Luke 11:15-26 Faith That Works
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When Jesus had driven out a demon, some of the crowd said, “By the power of Beelzebul, the prince of demons, he drives out demons.” Others to test him asked him for a sign from heaven. But he knew their thoughts…
One of the greatest truths about Jesus that people would love to ignore is that He was a Jew. He was not a modernist or feminist or environmentalist. He was not a socialist or communist or fascist. He was not a Buddhist or a Muslim. He was not even a Democrat or a Republican. He was a Jew. And since His resurrection, people have tried to label Him, re-define Him, and even “nail” Him down to their own selfish and biased position. But the fact of the matter is clear: Jesus was a Jew.
Christians are fulfilled Jews. Everything the Jews accept, we believe…and much more. We consider Jews to be our elders...our eldest brothers and sisters.
We agree that there are two great commandments: Love God with all your heart, with all your soul, with all your mind, and with all your strength, and love your neighbor as yourself. If you accept these two commandments, then there is nothing that is stopping you from becoming a Jew or even a Christian. Of course Christ, not the devil, is in the details.
He knew their thoughts. God knows me. He knows me well. He knows my faults and failures; but more importantly, he knows my heart and mind. He knows my heart better than anyone could ever know it, including myself. And since He knows my thoughts and my heart He can easily see my genuine or not-so-genuine faith. But my neighbor cannot read my heart or penetrate my thoughts. He cannot see my “faith” unless I demonstrate it to him.
How can a Christian show their love for God to their neighbor? How can my neighbor “see” my faith? Simple: Faith works.
Faith alone or Faith and works. Just like some people have tried to pit brother against brother, so others have tried to pit Christian against Christian, or Saint Paul against St. James. For centuries now, there have been a lot of misunderstandings among Christians regarding the role of faith and works. There shouldn’t be. What St. Paul wrote about faith does not contradict at all with what St. James wrote about faith and works. It is easily explained by looking at the context.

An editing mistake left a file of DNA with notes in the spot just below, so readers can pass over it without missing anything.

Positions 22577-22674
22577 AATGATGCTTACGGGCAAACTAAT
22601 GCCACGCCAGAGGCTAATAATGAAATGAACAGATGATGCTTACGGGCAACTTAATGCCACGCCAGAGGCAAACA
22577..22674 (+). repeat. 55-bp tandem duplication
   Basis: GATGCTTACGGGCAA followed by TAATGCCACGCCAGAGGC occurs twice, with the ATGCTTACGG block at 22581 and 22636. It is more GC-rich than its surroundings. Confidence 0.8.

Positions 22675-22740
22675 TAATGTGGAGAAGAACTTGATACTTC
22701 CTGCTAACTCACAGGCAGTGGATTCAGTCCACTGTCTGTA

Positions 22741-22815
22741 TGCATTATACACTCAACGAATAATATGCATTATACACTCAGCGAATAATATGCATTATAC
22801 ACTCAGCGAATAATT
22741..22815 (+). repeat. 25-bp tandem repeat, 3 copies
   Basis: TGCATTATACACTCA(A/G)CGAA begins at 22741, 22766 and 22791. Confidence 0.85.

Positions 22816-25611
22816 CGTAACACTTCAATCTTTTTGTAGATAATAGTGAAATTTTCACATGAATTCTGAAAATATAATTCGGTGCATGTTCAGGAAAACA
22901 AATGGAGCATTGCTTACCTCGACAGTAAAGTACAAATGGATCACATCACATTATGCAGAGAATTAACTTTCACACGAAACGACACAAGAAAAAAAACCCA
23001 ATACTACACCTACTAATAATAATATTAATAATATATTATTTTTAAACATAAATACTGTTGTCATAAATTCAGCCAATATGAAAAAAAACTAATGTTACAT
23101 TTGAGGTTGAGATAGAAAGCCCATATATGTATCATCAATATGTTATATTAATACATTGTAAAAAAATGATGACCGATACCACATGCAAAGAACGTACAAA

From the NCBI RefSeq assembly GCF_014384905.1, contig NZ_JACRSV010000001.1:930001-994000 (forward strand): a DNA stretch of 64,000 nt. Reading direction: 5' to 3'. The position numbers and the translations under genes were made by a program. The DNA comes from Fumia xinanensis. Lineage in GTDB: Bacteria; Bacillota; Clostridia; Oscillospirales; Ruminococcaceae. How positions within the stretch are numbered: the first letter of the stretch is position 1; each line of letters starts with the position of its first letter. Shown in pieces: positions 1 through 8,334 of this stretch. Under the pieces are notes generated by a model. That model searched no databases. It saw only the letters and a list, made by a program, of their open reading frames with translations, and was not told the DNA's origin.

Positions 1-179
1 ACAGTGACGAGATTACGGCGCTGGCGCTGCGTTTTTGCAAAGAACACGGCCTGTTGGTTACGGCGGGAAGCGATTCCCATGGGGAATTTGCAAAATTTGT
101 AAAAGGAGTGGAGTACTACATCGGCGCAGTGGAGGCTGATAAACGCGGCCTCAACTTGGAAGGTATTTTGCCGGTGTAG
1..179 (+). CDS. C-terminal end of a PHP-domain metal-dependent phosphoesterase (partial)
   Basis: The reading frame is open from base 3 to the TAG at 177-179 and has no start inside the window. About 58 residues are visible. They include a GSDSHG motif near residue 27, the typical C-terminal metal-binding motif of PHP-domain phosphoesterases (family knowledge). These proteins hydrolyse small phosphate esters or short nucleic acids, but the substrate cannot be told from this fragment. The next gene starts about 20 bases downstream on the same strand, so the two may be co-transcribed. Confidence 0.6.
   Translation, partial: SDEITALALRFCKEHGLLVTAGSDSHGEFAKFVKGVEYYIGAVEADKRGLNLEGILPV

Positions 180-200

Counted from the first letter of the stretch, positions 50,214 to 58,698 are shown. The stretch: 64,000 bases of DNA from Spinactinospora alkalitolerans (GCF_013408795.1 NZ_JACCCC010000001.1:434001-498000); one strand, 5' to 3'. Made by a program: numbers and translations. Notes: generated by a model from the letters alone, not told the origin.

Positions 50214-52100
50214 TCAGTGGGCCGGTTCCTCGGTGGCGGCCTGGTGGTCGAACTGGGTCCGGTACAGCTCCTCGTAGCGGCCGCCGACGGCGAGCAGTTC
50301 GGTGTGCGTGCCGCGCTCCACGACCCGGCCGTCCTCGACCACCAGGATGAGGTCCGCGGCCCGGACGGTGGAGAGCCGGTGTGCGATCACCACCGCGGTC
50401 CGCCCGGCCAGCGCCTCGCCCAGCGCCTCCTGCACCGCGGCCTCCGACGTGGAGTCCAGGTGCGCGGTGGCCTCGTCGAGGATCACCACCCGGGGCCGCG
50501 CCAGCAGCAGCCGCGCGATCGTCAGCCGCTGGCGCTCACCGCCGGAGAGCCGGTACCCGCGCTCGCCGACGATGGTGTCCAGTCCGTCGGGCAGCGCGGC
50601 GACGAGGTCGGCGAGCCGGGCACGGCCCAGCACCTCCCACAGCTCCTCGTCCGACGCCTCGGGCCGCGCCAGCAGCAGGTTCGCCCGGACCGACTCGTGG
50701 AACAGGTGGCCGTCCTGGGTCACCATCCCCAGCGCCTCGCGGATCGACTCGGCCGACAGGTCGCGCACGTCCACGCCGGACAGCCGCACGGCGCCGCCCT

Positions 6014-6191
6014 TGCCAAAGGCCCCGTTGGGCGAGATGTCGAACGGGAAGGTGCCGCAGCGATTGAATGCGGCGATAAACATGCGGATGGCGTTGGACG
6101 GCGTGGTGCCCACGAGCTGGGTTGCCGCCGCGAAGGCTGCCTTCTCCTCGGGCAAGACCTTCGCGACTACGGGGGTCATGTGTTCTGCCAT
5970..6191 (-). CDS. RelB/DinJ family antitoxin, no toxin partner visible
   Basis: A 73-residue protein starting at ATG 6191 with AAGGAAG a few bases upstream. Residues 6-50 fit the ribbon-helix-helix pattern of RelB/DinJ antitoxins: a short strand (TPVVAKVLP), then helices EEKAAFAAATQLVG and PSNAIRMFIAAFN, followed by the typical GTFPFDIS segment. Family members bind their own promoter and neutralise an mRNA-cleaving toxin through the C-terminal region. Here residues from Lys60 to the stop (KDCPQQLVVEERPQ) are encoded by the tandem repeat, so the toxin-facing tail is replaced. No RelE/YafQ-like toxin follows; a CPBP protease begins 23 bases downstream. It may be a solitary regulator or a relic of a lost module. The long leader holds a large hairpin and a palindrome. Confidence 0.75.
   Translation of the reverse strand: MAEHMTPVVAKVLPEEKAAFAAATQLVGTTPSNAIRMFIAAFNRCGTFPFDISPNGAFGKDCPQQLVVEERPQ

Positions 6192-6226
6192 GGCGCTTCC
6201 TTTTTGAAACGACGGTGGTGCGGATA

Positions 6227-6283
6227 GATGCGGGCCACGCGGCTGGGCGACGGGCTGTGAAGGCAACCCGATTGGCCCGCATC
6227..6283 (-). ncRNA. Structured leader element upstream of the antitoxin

Professor Peter Kreeft writes, “St. Paul’s context is the relationship between the believer and God, while St. James context is the relationship between the believer and his neighbor.” In order to be justified by God, faith is all that God needs to “see”. But in order to justify our faith before men, our work through love is what they need to “see”.
“God sees your faith; your neighbor sees and is touched by your works. Faith justifies us before God; works justify us before men…A further explanation is that James means by “faith” only intellectual belief (cf. James 2:19). But Paul means by “faith” the whole Christian life.
In more technical terms, Paul is contrasting faith with law as a way to be justified, while James is contrasting a faith without works with a faith that works as a way to be sanctified. Paul is asking how to be saved; James is asking how to be holy. Paul is asking how to get to heaven; James is asking how to live on earth.”
Let’s show the world our faith in God by the way we live on earth. Let’s roll up our sleeves and get to work.
Made partakers in your Sacrament of charity, we humbly implore your mercy, Lord, that we may be conformed to Christ on earth and merit to be coheirs of his glory in heaven. Who lives and reigns forever and ever.